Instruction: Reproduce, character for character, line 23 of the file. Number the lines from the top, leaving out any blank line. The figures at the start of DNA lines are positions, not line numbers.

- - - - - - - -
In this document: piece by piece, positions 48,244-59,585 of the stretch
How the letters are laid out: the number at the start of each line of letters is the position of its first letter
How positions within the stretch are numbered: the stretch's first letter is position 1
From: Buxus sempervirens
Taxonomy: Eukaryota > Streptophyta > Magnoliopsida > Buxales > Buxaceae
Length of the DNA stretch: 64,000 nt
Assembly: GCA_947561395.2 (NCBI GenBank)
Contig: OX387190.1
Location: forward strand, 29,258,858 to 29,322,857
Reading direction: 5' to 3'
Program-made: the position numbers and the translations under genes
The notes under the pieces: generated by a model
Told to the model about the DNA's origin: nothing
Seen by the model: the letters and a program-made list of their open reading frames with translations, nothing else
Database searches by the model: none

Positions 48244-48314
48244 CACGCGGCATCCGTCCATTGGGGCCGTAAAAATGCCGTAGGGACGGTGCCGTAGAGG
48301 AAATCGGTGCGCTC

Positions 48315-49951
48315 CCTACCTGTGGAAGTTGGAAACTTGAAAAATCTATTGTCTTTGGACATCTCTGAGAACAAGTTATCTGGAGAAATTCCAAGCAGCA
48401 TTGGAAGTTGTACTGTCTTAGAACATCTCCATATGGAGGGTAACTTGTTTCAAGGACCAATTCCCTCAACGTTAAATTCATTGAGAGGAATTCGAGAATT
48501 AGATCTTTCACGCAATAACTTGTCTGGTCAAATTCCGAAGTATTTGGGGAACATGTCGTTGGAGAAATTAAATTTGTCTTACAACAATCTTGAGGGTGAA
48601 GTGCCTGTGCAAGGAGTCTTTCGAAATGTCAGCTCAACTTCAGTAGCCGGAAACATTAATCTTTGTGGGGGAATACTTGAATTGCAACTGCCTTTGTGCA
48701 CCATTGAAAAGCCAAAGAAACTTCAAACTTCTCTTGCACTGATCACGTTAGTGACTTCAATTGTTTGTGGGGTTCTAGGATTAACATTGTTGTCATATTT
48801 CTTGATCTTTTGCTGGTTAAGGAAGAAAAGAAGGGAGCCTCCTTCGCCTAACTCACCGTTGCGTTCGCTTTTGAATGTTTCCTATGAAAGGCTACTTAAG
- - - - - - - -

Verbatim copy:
48601 GTGCCTGTGCAAGGAGTCTTTCGAAATGTCAGCTCAACTTCAGTAGCCGGAAACATTAATCTTTGTGGGGGAATACTTGAATTGCAACTGCCTTTGTGCA